Elham Parish Council
The Role of a Parish Councillor
Elham Parish Council has the opportunity to co-opt new parish councillors. For you that means that as a resident of the Parish you might like to consider standing, upholding democracy and helping make the Parish a better place. You do not have to be a member of any political party. Indeed on the contrary good parish councils are concerned with local community matters and not politics. Parish councils are democracy on your doorstep and the following might help you to understand what being a parish councillor means on a daily basis and to encourage you to stand for election.
What is a Parish Council?
There is a common misunderstanding that parish councils are something to do with church administration – they are not. Parish councils are the elected first layer of local government and, as such, are closest to the electors. The next levels are the district (Shepway District Council) and county (Kent County Council). Parish councils are funded by a precept and take responsibility for a whole range of local matters and community needs such as, allotments and maintenance of local facilities. Beyond this, they identify, support and manage local project initiatives and can fund grants to local organisations such as youth clubs and charities. Parish councils are consulted by the district council over matters such as planning applications in the parish.
Why become a parish councillor?
You become someone your community will look to for help, guidance and support. A community leader with the power to influence decisions for the benefit of the people you serve, see your community change for the better, as a result of decisions you have helped make, is something that can give you a sense of achievement and pride.
The role is a voluntary and unpaid, you do not have to be highly educated or have a trade of profession. The Elham Parish Council meet on the first Monday of each month for a full council meeting in the evening, to which members of the public are invited. Being a parish councillor is an enjoyable way of contributing to your community and helping to make it a better place to live and work. You may be responsible for dealing with specific subjects such as, planning, environmental issues or finance, whilst contributing at least a couple of hours each week.
What do parish councillors do?
Once elected, parish councillors sit on the council for a maximum of four years. If they then want to stay in the post they can stand for re-election. Councillors have three main areas of work:
1. Decision-making: through attending meetings and with other elected members, councillors decide which activities to support, where money should be spent, what services should be delivered and what policies should be implemented.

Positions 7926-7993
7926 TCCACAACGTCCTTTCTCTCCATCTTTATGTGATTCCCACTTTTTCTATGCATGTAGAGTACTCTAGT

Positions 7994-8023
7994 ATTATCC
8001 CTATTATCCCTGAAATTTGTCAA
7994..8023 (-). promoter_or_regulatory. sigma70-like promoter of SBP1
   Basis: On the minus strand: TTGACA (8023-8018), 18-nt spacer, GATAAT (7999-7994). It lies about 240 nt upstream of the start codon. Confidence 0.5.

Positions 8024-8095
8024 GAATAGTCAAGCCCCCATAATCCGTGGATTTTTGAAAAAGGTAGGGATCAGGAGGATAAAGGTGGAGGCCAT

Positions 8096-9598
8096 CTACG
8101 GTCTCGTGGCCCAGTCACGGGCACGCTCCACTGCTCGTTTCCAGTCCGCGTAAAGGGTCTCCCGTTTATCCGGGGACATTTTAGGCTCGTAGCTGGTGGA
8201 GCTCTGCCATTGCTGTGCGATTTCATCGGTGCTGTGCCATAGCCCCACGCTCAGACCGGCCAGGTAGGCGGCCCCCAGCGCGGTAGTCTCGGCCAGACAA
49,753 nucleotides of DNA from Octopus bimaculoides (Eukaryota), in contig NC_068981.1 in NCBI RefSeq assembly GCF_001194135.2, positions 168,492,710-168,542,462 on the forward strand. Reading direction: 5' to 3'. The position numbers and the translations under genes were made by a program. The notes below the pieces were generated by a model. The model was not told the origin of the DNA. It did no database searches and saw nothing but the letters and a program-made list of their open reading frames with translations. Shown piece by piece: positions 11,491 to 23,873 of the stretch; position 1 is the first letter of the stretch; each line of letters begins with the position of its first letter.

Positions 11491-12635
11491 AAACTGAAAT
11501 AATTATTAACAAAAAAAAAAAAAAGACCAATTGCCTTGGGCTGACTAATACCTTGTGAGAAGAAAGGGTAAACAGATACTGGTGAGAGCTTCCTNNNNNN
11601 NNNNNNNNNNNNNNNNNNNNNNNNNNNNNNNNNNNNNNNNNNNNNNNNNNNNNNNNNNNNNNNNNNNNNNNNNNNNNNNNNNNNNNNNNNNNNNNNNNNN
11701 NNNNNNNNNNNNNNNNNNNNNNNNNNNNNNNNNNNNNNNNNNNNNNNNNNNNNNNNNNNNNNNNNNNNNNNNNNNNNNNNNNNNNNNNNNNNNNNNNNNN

2. Monitoring: Ensuring decisions lead to efficient and effective services by keeping an eye on how well things are working.
3. Getting involved locally: Having the responsibilities towards their parishioners and local organisations. This often depends on what the councillor wants to achieve and how much time is available. Training can be required with the support from the Parish Clerk.
Eligibility to be a parish councilor
To stand for election or co-option on a parish council, you must:
• be a UK or commonwealth citizen, or;
• be a citizen of the Republic of Ireland, or;
• be a citizen of another Member state of the European Union;
• be a least 18 years old.
• be eligible to stand for an election for a particular parish, you must:
• be an elector of the parish, or;
• for the whole of the previous 12 months have occupied (as owner or tenant) land or other premises in the parish, or;
• during the previous 12 months have worked in the parish (as your principal or only place of work), or;
• for the whole of the previous 12 months lived in the parish or within three miles of the parish boundary.
The best way to find out what it’s like to be a Parish Councillor is to telephone or meet with me as the Parish Clerk or talk to someone who’s doing it now. Come along to a parish council meeting, speak to one of the councillors and find out what they think of the job. If you want to become a parish councillor there are two things you need to do; get yourself nominated and get voted in at the election or co-option. If you choose not to stand as councillor please urge someone else to do so and remember to vote in any case.